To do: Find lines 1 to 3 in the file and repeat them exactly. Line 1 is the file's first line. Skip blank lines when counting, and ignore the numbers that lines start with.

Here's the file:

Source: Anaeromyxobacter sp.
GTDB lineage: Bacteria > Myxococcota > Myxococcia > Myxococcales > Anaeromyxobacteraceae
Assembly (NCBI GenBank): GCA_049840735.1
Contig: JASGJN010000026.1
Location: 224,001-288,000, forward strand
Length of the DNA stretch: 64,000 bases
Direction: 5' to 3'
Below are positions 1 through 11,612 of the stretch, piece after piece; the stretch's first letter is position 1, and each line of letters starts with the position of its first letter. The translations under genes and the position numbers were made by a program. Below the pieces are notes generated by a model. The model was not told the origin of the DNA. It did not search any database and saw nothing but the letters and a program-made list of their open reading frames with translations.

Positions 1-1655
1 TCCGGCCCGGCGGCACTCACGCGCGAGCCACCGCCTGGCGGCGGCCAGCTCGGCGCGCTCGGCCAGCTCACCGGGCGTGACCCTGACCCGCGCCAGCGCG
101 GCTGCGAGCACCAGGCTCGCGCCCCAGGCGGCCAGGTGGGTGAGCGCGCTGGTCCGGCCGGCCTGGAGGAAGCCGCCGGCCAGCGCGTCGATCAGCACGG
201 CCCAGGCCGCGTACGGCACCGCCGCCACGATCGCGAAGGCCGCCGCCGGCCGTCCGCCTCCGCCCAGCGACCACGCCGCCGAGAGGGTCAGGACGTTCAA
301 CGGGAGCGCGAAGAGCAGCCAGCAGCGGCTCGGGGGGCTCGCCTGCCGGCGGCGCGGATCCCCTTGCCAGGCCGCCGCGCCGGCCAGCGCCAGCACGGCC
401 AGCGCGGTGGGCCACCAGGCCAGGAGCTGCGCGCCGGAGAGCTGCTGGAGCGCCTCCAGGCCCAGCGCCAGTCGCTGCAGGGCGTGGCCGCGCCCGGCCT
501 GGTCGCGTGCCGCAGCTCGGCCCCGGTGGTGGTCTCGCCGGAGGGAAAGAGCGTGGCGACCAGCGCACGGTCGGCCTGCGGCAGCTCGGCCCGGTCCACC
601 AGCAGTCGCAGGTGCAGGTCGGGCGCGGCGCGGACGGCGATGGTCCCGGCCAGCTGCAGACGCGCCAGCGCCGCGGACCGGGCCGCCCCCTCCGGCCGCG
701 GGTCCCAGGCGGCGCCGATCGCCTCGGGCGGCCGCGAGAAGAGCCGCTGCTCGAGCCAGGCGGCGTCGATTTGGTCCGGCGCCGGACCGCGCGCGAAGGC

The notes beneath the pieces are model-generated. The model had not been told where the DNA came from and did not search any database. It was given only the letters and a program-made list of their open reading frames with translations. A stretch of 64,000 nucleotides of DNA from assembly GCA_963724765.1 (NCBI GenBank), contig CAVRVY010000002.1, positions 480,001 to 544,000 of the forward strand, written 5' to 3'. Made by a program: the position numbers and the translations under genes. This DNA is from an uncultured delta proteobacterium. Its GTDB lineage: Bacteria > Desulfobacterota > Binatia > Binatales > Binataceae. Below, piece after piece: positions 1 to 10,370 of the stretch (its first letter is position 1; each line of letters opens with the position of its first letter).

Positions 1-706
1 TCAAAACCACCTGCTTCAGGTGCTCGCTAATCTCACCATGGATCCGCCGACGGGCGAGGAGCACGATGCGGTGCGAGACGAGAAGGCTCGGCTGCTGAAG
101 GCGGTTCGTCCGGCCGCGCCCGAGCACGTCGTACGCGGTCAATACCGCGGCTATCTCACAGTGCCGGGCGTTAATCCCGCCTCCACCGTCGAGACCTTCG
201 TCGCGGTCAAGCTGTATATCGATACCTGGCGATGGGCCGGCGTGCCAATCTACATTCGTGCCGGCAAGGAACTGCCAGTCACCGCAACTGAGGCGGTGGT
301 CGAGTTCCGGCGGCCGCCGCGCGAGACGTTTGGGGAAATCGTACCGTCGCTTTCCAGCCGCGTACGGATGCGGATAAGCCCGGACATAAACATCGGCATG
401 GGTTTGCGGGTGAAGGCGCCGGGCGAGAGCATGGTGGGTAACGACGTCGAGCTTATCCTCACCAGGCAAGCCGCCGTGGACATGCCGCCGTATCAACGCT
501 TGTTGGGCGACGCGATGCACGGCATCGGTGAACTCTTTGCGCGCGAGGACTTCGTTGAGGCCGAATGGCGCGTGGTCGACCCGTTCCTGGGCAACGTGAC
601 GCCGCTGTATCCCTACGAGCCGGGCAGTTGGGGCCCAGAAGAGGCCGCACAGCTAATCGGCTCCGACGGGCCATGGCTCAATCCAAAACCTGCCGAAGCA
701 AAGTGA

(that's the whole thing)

Source: Anaeromyxobacter sp.
GTDB lineage: Bacteria > Myxococcota > Myxococcia > Myxococcales > Anaeromyxobacteraceae
Assembly (NCBI GenBank): GCA_049840735.1